Protecting your landscape, flower beds and nurseries from weeds is not an easy task, but if you approach it with a strategic plan, you will win. To develop a plan, you must first understand how weeds work and what types of weeds you are dealing with.
In fact, weeds grow from seeds or spread from roots. As the roots grow from the mother plant, new plants germinate from the lateral roots, creating more maternal plants, and this process continues, and weeds develop. Weeds, which tend to spread from the roots, are usually harder to control.
Facts about weed control? Weeds are plants and they act as desirable plants in your garden. To survive, they need water, sun and food. Of these three basic survival needs, a gardener can easily get rid of sunlight. Good mulching can eliminate sunlight.
But first let’s see what we need to do before mulching, and then discuss the best mulching techniques. To make your weed control efforts truly effective, make sure your gardens are as free of weeds as possible before planting or mulching. There are several ways to do this, both organically and with chemicals. I don’t like chemicals, but I use them to fight weeds and, if necessary, to control pests.
First, I’m going to talk about biological control. The first thing to do is remove all unwanted vegetation from your planting site. Use a hoe, shovel or other earthmoving tool to cut off the roots and get rid of unwanted plants, roots and everything else. Then process the soil by flipping or turning the soil by hand.
After plowing, let the soil stand for about four days, then work again. Keep doing it over and over again while time allows. There are two objectives for this process. It brings the roots left in the soil closer to the surface so that they can be dried in the sun, making them unviable, and also destroys the weed seeds that have begun to germinate, which also makes them unviable.
Facts about weed control? Depending on the time of year, several billion weed seeds float in the air at any given time, so it’s a mistake to think that you can get rid of weed seeds. effective for the remaining roots, which are the hardest to control.
Now that this process has been completed, start planting your garden. When you’re done planting, you can mulch the bed or continue to turn the soil weekly so that there are no weeds. Most people prefer to mulch. Mulch not only helps fight weeds, but if you choose a natural mulch, it also adds organic matter to the soil, providing better gardening results on the go.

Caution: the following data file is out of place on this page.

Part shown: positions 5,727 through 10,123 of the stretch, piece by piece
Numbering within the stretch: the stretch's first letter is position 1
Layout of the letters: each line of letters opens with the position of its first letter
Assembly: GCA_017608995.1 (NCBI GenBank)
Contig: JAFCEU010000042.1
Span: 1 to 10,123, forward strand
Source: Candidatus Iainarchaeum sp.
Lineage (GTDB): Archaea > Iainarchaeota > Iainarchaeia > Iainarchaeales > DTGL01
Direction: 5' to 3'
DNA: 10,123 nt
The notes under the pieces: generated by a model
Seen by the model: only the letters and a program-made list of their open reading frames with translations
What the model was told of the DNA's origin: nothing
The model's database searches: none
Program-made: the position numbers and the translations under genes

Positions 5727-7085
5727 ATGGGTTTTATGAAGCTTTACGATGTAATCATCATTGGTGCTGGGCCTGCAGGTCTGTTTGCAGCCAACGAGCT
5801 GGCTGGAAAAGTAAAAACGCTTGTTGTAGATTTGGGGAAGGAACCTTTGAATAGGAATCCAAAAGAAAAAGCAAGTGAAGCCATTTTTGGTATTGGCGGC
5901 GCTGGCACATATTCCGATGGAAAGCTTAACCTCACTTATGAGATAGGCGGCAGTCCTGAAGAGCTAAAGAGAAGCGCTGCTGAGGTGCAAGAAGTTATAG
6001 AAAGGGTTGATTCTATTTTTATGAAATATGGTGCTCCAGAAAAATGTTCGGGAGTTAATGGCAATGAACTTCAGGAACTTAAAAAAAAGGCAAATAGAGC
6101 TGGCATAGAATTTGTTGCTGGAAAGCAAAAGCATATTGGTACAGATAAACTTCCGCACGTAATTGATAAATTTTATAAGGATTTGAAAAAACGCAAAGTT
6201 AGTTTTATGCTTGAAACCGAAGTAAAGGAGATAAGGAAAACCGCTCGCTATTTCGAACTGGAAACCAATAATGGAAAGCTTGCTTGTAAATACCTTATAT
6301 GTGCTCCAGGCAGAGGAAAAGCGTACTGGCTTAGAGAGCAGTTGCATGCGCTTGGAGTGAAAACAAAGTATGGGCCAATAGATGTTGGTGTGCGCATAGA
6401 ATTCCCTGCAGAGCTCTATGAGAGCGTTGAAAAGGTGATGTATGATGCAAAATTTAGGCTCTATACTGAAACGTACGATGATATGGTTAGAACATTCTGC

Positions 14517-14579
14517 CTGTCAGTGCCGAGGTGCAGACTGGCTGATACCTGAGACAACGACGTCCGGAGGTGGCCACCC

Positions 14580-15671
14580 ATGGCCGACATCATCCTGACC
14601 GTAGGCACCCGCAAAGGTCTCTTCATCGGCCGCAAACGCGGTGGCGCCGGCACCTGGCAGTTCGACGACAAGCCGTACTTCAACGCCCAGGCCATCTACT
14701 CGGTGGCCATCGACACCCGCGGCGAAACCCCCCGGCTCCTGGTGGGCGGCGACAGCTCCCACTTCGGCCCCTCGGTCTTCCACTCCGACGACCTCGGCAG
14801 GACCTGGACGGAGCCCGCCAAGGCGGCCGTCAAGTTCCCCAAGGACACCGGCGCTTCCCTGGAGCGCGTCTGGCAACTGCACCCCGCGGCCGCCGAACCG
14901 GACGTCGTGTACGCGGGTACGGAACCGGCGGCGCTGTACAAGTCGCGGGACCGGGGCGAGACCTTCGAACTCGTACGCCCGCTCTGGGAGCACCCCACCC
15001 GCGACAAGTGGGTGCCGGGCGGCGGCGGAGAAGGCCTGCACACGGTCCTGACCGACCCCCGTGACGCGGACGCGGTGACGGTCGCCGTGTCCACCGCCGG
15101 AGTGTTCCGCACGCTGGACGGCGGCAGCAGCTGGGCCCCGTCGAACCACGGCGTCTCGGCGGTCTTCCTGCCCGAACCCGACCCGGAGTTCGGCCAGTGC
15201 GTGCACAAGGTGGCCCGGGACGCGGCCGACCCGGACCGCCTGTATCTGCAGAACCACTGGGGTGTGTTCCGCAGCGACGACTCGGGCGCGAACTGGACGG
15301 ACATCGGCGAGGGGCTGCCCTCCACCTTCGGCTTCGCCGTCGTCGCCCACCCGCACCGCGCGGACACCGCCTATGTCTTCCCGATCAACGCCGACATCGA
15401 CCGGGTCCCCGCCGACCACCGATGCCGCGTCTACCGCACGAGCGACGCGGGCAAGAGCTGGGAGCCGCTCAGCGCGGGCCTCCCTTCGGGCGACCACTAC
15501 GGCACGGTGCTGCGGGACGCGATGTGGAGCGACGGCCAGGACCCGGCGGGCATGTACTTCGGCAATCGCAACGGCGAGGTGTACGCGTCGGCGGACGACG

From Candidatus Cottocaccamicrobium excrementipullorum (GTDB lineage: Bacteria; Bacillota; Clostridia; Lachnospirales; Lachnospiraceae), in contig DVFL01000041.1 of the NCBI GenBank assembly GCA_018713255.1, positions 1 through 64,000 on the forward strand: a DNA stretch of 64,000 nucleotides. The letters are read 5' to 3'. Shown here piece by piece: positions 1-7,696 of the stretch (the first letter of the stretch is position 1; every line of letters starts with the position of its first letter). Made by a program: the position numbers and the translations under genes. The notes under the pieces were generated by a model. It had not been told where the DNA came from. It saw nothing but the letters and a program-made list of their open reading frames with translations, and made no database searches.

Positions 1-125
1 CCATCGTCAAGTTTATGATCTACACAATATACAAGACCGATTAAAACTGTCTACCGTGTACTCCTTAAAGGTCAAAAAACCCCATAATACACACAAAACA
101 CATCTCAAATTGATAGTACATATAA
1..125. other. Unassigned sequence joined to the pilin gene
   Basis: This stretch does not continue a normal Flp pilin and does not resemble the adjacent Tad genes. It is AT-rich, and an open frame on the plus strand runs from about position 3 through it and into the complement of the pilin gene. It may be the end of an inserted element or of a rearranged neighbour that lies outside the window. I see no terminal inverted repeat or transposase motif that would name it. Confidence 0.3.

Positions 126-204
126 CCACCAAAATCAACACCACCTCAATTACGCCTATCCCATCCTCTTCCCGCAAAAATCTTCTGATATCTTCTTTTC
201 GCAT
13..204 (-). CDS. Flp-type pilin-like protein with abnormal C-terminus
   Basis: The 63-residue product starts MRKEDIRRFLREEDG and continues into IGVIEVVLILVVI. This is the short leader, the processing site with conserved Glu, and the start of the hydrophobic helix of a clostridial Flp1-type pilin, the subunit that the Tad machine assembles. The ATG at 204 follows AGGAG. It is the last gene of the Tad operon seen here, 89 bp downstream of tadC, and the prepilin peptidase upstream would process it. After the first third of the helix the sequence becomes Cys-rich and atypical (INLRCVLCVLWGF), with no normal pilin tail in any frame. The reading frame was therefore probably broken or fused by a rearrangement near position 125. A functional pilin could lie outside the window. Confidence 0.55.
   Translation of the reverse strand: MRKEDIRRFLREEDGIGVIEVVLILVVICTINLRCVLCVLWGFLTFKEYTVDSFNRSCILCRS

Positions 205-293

For mulching, you can spread a newspaper (7-9 layers thick) on the ground and put mulch on it. The newspaper will prevent sunlight from entering the soil surface and help to minimize the growth of weeds. The newspaper will eventually disintegrate and will not change forever the look of your garden. Paper bags for products are also suitable, so the next time you ask, “Paper or plastic?”
What about black plastic or a barrier from weeds sold in garden centers? I don’t like it either, and I’ll tell you why. First, none of them will ever disappear, and the look of your garden will change forever until you remove them physically, which is a real headache.
Facts about weed control? Plastic is bad for the soil because the soil has to breathe. Plastic blocks the transmission of water and oxygen, and eventually your soil will suffer, just like your garden. You can use plastic in the garden if you remove it at the end of the season and give the soil the ability to breathe.
Weed-resistant tissue allows the soil to breathe, but what happens when you mulch the fabric is that you have to do it because the fabric is ugly, the mulch breaks down and turns into the top layer of soil. Weeds love the top layer of soil and will grow like crazy.
The weed fabric is also porous enough that if the area is exposed to sunlight, it will get enough light, and weeds will grow under the fabric and break through the fabric. I don’t like this. I removed miles of landscapes for other people because it didn’t work as expected.
Facts about weed control? Tackling weeds with chemicals is pretty simple and very effective if done correctly. I know that many people disapprove of chemical weed killers, but millions of people use them, so I might as well tell you how to use them to the fullest.
There are two types of chemical weed killers: post-time and pre-life. Basically, post-life herbicide kills actively growing weeds. Pre-experiments prevent the germination of weed seeds. Post-life herbicides include selective and non-selective herbicides. Selective herbicide is similar to herbicides in fertilizers for weeds and feed. Herbicide will kill broadleaf weeds on your lawn, but won’t hurt the grass.
One of the most popular non-selective herbicides – Round-up®, it kills almost any plant that concerns. Rule number one. Read the labels and take precautions !!! Round-up® is very effective when used correctly, but first you need to understand how it works.
Round-up® should be sprayed on the foliage of the plant, where it is absorbed, and then move to the root system, where it will then die. The process of moving takes about 72 hours, so you definitely don’t want to disturb the plant for 72 hours after watering.
After 72 hours you can dig, grind, process and do whatever you want, as the herbicide has spread throughout the plant. The manufacturer states that Round-up® has no residual effects, which means you can safely plant plants in places where Round-up was used®. However, I would not use it in the garden without additional research.
The lack of residual effect also means that round-up® has no effect on cannabis seeds, so spraying the soil is completely useless.